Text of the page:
“This shows that children are not just sensitive to who’s right or wrong,” lead author Hyowon Gweon says. “Children can also evaluate others based on who’s providing information that is enough or not enough for accurate inference. They can also adjust how they learn from a teacher in the future, depending on whether the teacher has previously committed a sin of omission or not.”

So watch what you say parents: if you lie to your kids—or even keep secrets from them—they’ll learn to not trust you.

TIME video

‘My Father is an Assassin': How a CIA Spy Told His Kids About His Job

They did not all respond well to the news.

Jack Devine is 32 year veteran of the CIA, working on the operations side. He helped oust Allende from Chile; he gave the mujahedin the stingers with which they shot down the Russian helicopters. He trained with traitor Aldrich Ames. But in his new book Good Hunting, he also talks about being a family man, a father of six.

He developed a method for the delicate job of explaining to his kids what he really did. (Officially, he was “a diplomat”). He liked to have “the talk” in the U.S., to prevent unanticipated leakage, and he had to catch each kid at just the right age. But for his middle daughter, he didn’t get the timing quite right.

In the interview, which is available to subscribers here, Devine also talks about what spies do when they don’t agree with their mission, how they get people to betray their countries and the mishap he had with invisible ink. (HINT: it involves a receipt for a payoff.)

Here’s a longer version of Devine’s chat with Time.

 

 

MONEY deals

Cheap Flicks: Air-Conditioned Movie Theaters and Kid-Friendly Films for $1

kids at movie theaters
You can't beat a $1 movie ticket, even if the film isn't a brand new release. Fuse—Getty Images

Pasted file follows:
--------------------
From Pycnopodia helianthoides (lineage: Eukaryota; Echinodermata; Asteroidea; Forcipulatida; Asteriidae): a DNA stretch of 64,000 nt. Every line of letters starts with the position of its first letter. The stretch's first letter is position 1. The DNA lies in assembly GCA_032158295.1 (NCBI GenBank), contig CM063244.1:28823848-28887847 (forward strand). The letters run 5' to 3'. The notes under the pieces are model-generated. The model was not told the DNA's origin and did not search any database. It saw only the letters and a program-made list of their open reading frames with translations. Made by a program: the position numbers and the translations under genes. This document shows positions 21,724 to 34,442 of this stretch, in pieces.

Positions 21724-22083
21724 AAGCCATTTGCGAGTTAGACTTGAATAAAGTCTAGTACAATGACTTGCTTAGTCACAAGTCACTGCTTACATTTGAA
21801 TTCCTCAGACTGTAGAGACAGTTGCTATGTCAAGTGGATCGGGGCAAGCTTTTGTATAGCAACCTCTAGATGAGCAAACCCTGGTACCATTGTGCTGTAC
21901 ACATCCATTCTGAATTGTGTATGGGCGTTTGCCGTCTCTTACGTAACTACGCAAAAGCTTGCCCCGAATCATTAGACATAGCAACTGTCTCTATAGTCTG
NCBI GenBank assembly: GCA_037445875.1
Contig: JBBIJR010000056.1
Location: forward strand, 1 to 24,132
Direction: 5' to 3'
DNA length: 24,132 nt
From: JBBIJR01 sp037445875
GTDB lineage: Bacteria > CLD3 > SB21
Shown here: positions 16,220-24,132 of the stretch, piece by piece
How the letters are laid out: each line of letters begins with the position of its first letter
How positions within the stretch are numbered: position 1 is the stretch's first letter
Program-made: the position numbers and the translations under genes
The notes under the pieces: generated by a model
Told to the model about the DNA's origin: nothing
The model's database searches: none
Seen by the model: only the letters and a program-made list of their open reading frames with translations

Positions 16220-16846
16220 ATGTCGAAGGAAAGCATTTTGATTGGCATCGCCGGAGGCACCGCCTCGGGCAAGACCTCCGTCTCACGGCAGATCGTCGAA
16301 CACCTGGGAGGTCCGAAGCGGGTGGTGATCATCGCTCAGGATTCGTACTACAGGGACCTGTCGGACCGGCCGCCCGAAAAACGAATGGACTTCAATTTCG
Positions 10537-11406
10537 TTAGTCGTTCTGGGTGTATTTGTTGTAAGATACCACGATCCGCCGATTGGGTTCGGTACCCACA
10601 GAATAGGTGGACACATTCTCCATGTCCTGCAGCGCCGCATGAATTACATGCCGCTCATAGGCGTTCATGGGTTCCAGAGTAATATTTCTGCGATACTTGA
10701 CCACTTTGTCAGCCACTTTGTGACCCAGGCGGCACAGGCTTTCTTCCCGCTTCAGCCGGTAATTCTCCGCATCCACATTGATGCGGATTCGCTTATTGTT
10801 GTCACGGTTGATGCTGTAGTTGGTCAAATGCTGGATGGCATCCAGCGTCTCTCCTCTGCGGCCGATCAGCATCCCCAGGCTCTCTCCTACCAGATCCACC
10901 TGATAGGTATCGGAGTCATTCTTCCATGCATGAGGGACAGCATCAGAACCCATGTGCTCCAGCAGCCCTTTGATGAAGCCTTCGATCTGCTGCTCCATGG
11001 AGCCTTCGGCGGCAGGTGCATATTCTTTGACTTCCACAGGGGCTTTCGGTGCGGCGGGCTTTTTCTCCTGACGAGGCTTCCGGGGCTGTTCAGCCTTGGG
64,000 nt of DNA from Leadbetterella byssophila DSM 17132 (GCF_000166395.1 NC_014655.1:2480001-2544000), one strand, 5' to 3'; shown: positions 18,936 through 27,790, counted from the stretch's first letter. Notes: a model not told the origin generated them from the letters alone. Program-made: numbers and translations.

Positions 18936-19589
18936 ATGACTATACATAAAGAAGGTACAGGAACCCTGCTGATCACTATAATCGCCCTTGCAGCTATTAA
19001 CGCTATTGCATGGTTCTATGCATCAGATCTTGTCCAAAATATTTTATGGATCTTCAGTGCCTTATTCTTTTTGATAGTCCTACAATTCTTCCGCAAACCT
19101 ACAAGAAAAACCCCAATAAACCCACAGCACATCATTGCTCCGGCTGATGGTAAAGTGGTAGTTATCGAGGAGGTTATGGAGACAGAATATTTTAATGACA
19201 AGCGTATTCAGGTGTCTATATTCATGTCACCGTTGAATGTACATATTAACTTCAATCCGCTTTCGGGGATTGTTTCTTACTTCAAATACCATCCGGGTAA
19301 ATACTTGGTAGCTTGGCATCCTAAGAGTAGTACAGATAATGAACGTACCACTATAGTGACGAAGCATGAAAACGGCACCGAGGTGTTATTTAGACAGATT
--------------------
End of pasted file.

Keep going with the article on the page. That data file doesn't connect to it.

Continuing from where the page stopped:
Two big movie theater companies are showing kid-friendly films, and tickets (for kids and adults) are just $1 each, sometimes cheaper.

The average movie ticket runs about $8 nowadays. For that same amount, you could pay for eight admissions at hundreds of movie theaters around the country this summer.

Granted, the movies that you’ll see aren’t this summer’s newest, hottest blockbusters. But hey, what would you expect for tickets that sell for a fraction of the price of a small popcorn?

Cinemark, which runs movie theater brands including Rave, Tinseltown, and, of course, Cinemark, is hosting a Summer Movie Clubhouse series. At hundreds of participating theaters around the country—64 in Texas alone—admission is $1 per person (kids and adults) for 10 G- and PG-rated films that aren’t new releases, but are child-pleasers nonetheless. Among the movies in the new program are “Walking with Dinosaurs,” “Epic,” and “The Lego Movie.”

The special shows and special pricing are typically available during the middle of the week, early in the day. For example, the $1 shows at Cinemark in Colorado Springs, Colo., are for 10 a.m. showings on Tuesdays and Wednesdays, from June 3 through August 6. If even the $1 ticket is too expensive for your blood, Cinemark is offering more bang for the buck via a ten-pack of tickets for $5, or just 50 cents per show.

Meanwhile, the Regal Entertainment Group is hosting a similar midweek $1 family-friendly movie program, the 2014 Summer Movie Express. For nine weeks this summer, participating theaters are screening movies such as “Rio 2,” “Hotel Transylvania,” “Madagascar 3,” “The Croods,” “The Lego Movie,” and “Mr. Peabody & Sherman,” on Tuesdays and Wednesdays at 10 a.m., with a flat admission of $1 per person. A portion of the proceeds goes to that mainstay of movie-theater fundraising, the Will Rogers Institute.

TIME Religion

Pope Francis Urges Couples to Raise Kids, Not Cats and Dogs

Pope Francis Holds Weekly Audience
Pope Francis Franco Origlia—Getty Images